Many Austinites are understandably swept up in the euphoria of welcoming our first major league sports team to town. Like Mayor Steve Adler, we look forward to the day “we are all wearing the same jersey, celebrating the first (Major League Soccer) championship in Austin.”
The City Council’s vote last week green-lighting a deal to bring the Columbus Crew SC to Austin is a milestone — but it’s not the end of the process. City staffers and Precourt Sports Ventures reps still have considerable work ahead to address critical details, such as parking and drainage. And once city staffers and Precourt officials hammer out the final contract language, likely in the next 90 to 120 days, we urge both parties to agree to commit to making the signed document available to the public.
The McKalla Place tract where the stadium will be built remains the taxpayers’ land. The public has a right to see all the terms in writing. Whether this deal is ultimately judged a success will hinge on whether staff nails down the key remaining provisions and provides full transparency.
Thanks to give and take on both sides, the package has improved considerably for taxpayers since Precourt first approached Austin last fall. Precourt always said it would privately finance its stadium, certainly a better deal than the taxpayer-funded stadiums built in many other cities. But Precourt initially offered very little in exchange for long-term, property tax-free use of the 24-acre city tract on McKalla Place near the Domain.
That wasn’t going to fly.
Austinites called for better terms and tangible perks. Precourt officials rightly recognized they needed to budge if they wanted to play ball here. Under the package approved by council members, Precourt will:
• Pay the city $8.25 million in rent over the 20-year lease. Even though the city will kick $2.5 million of that back into a maintenance fund for the stadium, an expense we argued Precourt should have absorbed, the rent payment, is still substantially more than the $1 a year initially offered.
• Provide $640,000 up front in transit improvements, plus pay $3 million over 15 years to Capital Metro, a significant provision championed by Council Member Delia Garza.
• Ensure a nonprofit group builds 130 affordable housing units on the site within four years of the stadium opening, under a measure pushed by Council Member Greg Casar.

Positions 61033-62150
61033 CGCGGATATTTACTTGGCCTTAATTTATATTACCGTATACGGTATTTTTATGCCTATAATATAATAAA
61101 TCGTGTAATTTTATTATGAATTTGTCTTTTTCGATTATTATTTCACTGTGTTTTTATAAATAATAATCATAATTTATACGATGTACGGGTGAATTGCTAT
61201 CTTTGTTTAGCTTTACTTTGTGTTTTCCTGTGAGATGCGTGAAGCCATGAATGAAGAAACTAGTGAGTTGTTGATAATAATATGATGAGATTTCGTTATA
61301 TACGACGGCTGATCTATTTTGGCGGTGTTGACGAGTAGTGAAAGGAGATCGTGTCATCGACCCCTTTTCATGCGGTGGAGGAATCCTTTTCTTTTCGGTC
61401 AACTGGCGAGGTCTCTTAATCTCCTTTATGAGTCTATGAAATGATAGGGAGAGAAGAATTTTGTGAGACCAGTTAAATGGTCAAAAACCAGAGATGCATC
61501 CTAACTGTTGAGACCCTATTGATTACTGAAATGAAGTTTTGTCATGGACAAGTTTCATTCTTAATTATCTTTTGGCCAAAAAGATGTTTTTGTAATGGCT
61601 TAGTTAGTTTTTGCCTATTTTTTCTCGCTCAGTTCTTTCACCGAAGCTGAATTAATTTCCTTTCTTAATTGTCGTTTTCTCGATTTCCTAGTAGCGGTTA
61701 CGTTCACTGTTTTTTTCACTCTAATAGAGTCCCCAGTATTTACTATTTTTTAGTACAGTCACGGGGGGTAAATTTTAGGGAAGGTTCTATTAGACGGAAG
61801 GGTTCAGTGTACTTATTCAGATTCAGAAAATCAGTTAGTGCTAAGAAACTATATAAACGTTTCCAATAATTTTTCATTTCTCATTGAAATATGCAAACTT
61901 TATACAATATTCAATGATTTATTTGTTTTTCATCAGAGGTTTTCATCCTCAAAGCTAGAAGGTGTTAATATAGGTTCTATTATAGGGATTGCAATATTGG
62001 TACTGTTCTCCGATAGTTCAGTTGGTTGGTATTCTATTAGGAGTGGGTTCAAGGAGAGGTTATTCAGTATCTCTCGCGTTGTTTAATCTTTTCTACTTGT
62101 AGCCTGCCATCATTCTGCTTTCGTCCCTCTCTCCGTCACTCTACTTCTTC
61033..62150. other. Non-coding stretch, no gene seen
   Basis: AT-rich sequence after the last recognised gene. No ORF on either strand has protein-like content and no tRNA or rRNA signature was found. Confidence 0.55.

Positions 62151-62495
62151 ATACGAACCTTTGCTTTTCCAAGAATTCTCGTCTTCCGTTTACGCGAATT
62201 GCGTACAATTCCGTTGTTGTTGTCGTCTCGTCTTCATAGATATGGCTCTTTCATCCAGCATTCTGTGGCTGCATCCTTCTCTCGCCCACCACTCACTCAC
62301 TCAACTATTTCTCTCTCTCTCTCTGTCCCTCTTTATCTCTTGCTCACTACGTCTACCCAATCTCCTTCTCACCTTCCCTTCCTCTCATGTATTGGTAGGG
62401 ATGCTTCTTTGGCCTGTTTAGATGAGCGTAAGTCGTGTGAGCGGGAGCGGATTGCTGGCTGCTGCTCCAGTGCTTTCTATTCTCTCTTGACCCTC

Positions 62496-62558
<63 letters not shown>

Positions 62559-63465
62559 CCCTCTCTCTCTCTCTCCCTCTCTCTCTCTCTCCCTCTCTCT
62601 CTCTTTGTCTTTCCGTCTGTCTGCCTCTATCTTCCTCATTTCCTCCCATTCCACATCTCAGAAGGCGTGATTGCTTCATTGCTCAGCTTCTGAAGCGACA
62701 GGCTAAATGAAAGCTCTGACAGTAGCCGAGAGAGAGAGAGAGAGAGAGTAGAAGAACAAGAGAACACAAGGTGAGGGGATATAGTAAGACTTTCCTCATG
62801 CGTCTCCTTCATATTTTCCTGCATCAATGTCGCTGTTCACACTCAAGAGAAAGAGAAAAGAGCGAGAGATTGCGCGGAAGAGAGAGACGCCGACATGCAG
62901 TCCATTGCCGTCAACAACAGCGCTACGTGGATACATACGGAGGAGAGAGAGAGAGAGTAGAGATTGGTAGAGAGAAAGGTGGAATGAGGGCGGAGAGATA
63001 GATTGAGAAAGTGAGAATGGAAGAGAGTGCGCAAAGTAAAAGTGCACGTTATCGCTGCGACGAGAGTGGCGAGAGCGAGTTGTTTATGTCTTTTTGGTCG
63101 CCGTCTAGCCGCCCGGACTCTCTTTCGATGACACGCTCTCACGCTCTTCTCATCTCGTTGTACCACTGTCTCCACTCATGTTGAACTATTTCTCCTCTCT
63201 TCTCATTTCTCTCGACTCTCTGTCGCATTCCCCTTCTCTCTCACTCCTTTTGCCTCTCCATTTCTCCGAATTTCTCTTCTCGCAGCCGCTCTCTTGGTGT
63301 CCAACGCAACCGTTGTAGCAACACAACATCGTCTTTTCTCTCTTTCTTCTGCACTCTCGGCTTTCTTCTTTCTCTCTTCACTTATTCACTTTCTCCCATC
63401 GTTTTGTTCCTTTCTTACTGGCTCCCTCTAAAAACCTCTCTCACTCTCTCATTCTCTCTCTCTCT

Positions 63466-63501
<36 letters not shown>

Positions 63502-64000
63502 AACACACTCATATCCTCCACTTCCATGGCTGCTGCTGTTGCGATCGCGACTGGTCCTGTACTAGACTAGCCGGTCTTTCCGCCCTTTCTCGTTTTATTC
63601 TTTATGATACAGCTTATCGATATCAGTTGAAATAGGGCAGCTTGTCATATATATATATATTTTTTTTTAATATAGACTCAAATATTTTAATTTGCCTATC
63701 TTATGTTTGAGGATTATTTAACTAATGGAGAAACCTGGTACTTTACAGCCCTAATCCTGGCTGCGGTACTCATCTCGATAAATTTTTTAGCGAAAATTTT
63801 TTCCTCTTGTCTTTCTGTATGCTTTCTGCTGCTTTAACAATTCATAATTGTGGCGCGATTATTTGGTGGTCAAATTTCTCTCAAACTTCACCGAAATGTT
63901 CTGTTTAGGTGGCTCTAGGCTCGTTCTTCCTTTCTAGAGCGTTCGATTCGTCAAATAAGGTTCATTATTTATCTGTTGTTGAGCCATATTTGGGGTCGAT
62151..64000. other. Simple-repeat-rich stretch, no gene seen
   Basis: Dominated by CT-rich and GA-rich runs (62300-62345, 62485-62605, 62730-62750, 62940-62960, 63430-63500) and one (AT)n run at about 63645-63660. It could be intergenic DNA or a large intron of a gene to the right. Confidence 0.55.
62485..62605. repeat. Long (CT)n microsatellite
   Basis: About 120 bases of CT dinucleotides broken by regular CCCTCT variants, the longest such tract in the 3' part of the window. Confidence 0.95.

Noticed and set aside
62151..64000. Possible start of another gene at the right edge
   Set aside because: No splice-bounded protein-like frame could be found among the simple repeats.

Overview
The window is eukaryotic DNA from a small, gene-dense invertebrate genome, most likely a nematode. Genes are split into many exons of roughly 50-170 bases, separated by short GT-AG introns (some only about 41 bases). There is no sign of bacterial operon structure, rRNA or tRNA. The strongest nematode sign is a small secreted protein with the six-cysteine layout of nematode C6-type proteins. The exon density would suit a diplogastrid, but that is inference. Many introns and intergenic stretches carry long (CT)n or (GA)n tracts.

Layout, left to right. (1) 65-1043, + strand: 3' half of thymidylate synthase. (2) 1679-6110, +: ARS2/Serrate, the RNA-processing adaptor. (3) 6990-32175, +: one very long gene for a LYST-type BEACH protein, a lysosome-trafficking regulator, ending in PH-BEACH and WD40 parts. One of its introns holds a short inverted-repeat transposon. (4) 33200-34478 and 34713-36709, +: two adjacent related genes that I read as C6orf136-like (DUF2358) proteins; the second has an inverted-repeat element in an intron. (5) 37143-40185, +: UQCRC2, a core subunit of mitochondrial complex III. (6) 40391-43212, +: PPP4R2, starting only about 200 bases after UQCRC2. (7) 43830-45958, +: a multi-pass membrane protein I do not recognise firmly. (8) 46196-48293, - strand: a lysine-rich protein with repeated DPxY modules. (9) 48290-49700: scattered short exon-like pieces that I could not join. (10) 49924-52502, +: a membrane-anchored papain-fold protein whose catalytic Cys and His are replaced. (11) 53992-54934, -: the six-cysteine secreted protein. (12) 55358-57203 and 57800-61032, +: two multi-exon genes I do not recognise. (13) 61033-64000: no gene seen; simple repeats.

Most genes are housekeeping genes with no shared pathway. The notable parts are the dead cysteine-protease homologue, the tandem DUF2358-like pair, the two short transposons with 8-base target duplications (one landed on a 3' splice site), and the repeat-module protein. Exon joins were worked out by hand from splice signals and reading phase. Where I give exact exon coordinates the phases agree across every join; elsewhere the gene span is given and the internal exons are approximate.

• Cover the cost for off-site traffic control, emergency responders and litter pickup on game nights, as Council Member Kathie Tovo requested.
• Support youth soccer programs beyond the MLS-required development academy for boys. Precourt has pledged financial support to Lonestar Soccer Club’s programs for elite young women, and at Tovo’s request, Precourt will develop a plan to make sure its youth soccer clubs, camps and scholarships reach kids from low-income families, boys and girls alike.
Even with painstaking negotiations that stretched Precourt’s deadline for bringing the team to Austin for the 2019 season, some vital issues remain unresolved. To our profound disappointment, Precourt has yet to produce its plan for getting 20,000 fans to and from a stadium that will have only 1,000 on-site parking spaces, a problem that has plagued this project from the start.
The deal calls for Precourt and the city to “work together” on a traffic and parking plan, and holds Precourt responsible for identifying an undetermined amount of off-site parking and promoting a “vibrant shuttle process.” That’s the right idea, but the commitments are still too vague. City staffers must ensure that adjacent neighborhoods are not inundated with cut-through traffic and on-street parking on game days.
City staffers also must ensure the project, which will sit at the headwaters of Little Walnut Creek, has enough stormwater detention ponds to prevent properties downstream from flooding. With Austin in the process of revising its stormwater standards based on new maps, staffers had recommended that Precourt design the site to handle a 500-year storm, going beyond the current 100-year storm requirement. However, the council simply asked Precourt to “consider” the stronger standard.
As we’ve previously noted, any project on city land also must include community benefits that consider the value of the property along with the windfall gained by a business using public land without paying taxes on it. Council Members Leslie Pool, Alison Alter, Ellen Troxclair and Ora Houston, who ultimately voted against the deal, deserve credit for helping make such comparisons possible by pressing for other developers to submit plans for the McKalla site.
We’re disappointed the developers’ creative pitches didn’t generate more interest or discussion among the full council. But we urge the city to continue talks with those developers, particularly those committed to providing a significant amount of affordable housing, to see if their concepts might fit well on other vacant city tracts.
It’s true the soccer stadium will not produce property tax revenue, whereas other developments could have produced valuable tax revenue for the city, Austin schools, Travis County, Austin Community College and the hospital district. We recognize, however, that profitability isn’t the only measure of a public space.
The World’s Game won’t dissolve the racial and economic divides in Austin. But a soccer stadium can provide common ground where fans from across the city can gather, especially with the hundreds of free and reduced-price tickets Precourt has pledged for each game. The team can become a source of civic pride, not simply by posting a winning record, but by providing a range of opportunities: soccer camps, clinics and scholarships for kids. Business for local vendors. Part-time stadium jobs for residents who may have struggled to find other employment.
It’s game time. Precourt must make this deal a win not only for the team, but for the city.